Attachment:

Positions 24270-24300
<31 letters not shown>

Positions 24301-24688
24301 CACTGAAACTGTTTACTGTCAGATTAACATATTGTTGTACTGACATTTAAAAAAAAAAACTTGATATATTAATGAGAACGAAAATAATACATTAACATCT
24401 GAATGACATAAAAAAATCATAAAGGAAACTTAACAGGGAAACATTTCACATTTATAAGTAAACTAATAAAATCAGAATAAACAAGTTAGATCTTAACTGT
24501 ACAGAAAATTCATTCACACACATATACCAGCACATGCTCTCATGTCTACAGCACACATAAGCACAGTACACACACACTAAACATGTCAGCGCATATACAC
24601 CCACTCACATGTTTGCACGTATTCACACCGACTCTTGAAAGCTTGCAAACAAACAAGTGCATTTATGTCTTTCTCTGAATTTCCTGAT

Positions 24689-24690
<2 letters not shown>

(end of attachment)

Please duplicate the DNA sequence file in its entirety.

Positions 24270-24300
<31 letters not shown>

Positions 24301-24688
24301 CACTGAAACTGTTTACTGTCAGATTAACATATTGTTGTACTGACATTTAAAAAAAAAAACTTGATATATTAATGAGAACGAAAATAATACATTAACATCT
24401 GAATGACATAAAAAAATCATAAAGGAAACTTAACAGGGAAACATTTCACATTTATAAGTAAACTAATAAAATCAGAATAAACAAGTTAGATCTTAACTGT
24501 ACAGAAAATTCATTCACACACATATACCAGCACATGCTCTCATGTCTACAGCACACATAAGCACAGTACACACACACTAAACATGTCAGCGCATATACAC
24601 CCACTCACATGTTTGCACGTATTCACACCGACTCTTGAAAGCTTGCAAACAAACAAGTGCATTTATGTCTTTCTCTGAATTTCCTGAT

Positions 24689-24690
<2 letters not shown>